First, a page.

You don't expect to inherit an 87 year old man, but, tragedy struck and it happened to me. I don't mean that inheriting the old guy was tragic. I'm not a total asshole, right?
My point is I didn't know the guy and enough people died, which was the tragedy I referred to. Okay? Are you happy now? I am not because I have this old guy. The lawyer tried to explain how he is related to me, but, you know, my eyes totally glazed. Forget it. Who cares?
I leaned over to the lawyer... I didn't want the old dude to hear me. I whispered, "Can we talk privately?"
"What are you boys saying? Speak up! I say! It's rude to whisper in company, you know."
The lawyer took a deep breath and adjusted his tie. "Mr. Maverick, could you please give us a moment?" he asked the old guy.
"Certainly not. This concerns me as I understand it."
The lawyer sighed. "Please. Mr. Maverick. Trust me. I am your lawyer. Just five minutes?"
The old man frowned. He seemed about to say something and then he relented. The lawyer gestured to his assistant to wheel Mr. Maverick out, but Maverick wasn't having it. When he felt himself being pushed, he turned. "What? Unhand me, woman!" The assistant, who was a young man in his early twenties, looked taken aback and let go.
Maverick wheeled himself out of the large office room. His wheelchair was squeaky and his progress, with his weak, arthritic arms, was painfully slow, but no one dared offer to help, and he seemed intent, showing no sign of tiring or effort. Simply slow.
Once Maverick left the office, the lawyer looked at me and said, "Don't be a dolt, William."
I was surprised. "First, you tell me that I inherit some old guy and then--"
The lawyer rolled his eyes at me. "Cry me a river. I wish I was you." However, he wouldn't have said that if -- but I am getting ahead of myself...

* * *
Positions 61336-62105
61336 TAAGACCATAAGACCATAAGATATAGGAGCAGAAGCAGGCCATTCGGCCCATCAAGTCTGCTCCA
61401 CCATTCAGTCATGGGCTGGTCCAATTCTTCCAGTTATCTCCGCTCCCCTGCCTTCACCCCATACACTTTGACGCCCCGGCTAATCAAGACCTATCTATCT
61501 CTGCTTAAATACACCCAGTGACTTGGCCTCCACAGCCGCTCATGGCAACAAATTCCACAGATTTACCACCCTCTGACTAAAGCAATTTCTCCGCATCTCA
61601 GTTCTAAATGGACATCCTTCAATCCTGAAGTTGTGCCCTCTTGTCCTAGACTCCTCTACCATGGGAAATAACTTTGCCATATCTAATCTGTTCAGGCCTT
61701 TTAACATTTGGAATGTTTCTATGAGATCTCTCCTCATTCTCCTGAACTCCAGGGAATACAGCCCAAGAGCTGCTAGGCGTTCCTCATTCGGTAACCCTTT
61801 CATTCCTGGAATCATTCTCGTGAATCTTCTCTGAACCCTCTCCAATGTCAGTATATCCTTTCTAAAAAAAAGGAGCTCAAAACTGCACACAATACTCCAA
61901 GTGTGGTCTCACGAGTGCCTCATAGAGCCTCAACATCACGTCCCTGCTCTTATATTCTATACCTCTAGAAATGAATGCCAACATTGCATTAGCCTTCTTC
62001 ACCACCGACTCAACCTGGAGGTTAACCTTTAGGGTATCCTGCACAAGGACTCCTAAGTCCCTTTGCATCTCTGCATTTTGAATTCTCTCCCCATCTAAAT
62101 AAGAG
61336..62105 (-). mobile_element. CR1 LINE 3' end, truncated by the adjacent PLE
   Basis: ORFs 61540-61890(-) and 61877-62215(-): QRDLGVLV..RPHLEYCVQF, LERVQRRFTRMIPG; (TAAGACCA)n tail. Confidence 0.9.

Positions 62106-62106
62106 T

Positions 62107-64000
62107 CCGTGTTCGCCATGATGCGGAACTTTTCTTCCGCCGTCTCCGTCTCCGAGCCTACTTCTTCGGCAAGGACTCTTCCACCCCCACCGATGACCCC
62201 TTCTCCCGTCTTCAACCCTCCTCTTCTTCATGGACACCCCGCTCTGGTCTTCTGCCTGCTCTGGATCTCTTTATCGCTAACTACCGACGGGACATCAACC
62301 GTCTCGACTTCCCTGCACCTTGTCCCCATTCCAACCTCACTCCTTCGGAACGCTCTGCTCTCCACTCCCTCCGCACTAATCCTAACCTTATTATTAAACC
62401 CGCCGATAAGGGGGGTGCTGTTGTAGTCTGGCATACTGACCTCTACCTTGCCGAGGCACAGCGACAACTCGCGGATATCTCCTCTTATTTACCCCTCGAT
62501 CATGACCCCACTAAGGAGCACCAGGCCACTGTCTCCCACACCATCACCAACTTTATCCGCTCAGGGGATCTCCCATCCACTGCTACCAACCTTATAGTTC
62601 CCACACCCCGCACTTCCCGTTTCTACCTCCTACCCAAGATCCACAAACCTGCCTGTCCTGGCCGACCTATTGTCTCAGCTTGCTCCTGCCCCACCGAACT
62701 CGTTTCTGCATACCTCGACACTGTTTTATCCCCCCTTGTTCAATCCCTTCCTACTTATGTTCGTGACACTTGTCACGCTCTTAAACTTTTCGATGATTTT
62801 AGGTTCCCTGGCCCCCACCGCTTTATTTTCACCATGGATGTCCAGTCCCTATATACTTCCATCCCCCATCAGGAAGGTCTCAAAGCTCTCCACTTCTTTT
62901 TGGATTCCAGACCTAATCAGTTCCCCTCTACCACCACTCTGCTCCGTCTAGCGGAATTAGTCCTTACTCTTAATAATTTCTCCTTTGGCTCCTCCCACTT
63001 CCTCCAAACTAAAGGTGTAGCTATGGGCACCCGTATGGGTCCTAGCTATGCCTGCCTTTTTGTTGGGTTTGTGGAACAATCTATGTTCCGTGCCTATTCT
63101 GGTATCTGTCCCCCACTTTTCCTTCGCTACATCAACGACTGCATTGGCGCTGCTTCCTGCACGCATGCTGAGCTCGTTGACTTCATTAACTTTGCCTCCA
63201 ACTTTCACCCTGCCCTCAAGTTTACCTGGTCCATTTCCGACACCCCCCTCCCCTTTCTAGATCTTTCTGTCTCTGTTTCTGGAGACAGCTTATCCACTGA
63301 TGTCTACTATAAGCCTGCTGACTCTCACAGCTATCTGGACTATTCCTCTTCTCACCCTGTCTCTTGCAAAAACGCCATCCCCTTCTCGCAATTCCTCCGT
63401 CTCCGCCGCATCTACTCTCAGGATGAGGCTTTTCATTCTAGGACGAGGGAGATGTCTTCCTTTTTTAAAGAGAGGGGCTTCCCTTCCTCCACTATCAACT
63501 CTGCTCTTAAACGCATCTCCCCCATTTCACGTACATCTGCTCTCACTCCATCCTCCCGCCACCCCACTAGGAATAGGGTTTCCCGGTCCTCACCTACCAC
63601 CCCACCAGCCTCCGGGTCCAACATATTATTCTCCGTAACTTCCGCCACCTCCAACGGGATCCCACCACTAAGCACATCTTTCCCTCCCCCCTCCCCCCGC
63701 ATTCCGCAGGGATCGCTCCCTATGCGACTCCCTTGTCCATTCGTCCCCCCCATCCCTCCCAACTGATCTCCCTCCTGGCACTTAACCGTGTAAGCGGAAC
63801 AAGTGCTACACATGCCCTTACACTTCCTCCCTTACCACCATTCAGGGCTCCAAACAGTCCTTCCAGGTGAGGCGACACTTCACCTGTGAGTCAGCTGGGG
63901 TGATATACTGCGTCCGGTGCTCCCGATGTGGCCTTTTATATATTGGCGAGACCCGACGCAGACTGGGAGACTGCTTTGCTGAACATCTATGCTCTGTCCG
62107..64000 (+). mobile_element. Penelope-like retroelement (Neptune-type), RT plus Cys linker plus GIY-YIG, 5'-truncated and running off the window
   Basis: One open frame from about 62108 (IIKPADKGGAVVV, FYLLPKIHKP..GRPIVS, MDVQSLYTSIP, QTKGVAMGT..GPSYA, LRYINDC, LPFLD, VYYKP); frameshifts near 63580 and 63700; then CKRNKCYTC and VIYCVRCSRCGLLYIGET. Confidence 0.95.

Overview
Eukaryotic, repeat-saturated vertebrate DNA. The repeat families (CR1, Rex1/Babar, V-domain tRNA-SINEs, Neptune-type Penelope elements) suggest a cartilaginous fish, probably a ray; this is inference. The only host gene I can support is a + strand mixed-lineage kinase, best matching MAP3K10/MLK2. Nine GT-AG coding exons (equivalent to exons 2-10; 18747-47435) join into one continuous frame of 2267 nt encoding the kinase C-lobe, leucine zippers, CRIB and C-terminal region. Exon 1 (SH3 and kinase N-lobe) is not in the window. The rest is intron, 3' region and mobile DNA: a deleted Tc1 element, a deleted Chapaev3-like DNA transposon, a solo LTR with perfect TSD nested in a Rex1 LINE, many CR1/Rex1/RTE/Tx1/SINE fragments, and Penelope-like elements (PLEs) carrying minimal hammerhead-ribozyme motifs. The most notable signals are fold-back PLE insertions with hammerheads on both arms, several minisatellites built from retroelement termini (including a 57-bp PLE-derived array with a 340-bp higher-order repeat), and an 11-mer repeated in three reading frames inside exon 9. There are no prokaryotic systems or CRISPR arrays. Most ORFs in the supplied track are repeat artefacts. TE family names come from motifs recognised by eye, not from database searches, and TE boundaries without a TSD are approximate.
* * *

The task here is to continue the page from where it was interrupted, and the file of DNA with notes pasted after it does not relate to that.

He explained that Maverick was wealthy, but that he was also incompetent. "In a legal sense." He apparently has a living will that allows, in the event that he becomes incompetent, for a relative to take over his affairs. That relative, if certain stipulations are met, stands to inherit his estate.
"That sounds like a great deal," I said.
"Well, one small issue," the lawyer said. "You didn't ask in what way he is incompetent."
"It doesn't matter. I will just put him in a home and go to the nearest beach and--"
"You can't put him in a home. That is one of the stipulations."
"Oh," I said. This might not be as exciting as I had hoped. Nonetheless. "What's wrong with Maverick, anyhow?"
The lawyer shifted uncomfortably. "He doesn't like people."
"We will get along then. I am not too fond of the human race myself."
The lawyer laughed despite himself. "No. It's not like that, I'm afraid. You have to watch him. Limit access to sharp objects, poisons, weapons of course. It's much easier what with his being in the wheelchair."
I was not sure I understood. "He is homicidal? He tries to kill people?"
The lawyer wrung his hands. I had never literally seen someone do that. "Yes, but look on the bright side."
"The bright side?" I was incredulous.
"Of course. He doesn't kill animals. He only kills people he dislikes or is angry with. Oh, and he rarely sets fires anymore. Not since the last negotiation with his insurance carrier. It was a real hassle."
"I have a weird question."
The lawyer seemed eager. "Anything."
"Why would I take on this inheritance of a homicidal relative? Even if I stand to inherit a lot of money after, it seems like, at best, I would be living dangerously. At worst, I would be the gatekeeper, guarding a community from a dangerous criminal."
The lawyer laughed. "Ain't you dramatic. Would it help if I told you the old guy is worth at least $100 billion."
I sat in stunned silence. So many thoughts were swirling through my mind: 1. So this is why Maverick was literally getting away with murder. 2. $100 billion. Hell, I couldn't even wrap my head around one billion. One billion, not considering interest or taxes, would be one million per year for one thousand years. That is a fuckload of money! Multiply by 100.
I was still trying to understand this number when Old Maverick burst back in.
"So, what the hell is the verdict? Is this ugly son of a bitch gonna be my babysitter or what?"
"Be nice," the lawyer said. Apparently, this idea that Maverick be legally incompetent and yet not have to go to an institution was a compromise to keep the Mav out of jail.
As the limo pulled up to Maverick's mansion, with the old man sitting next to me stinking of gin and grinning like a Cheshire cat, I had the sense that I had made terrible mistake. This was one inheritance I would soon regret taking on.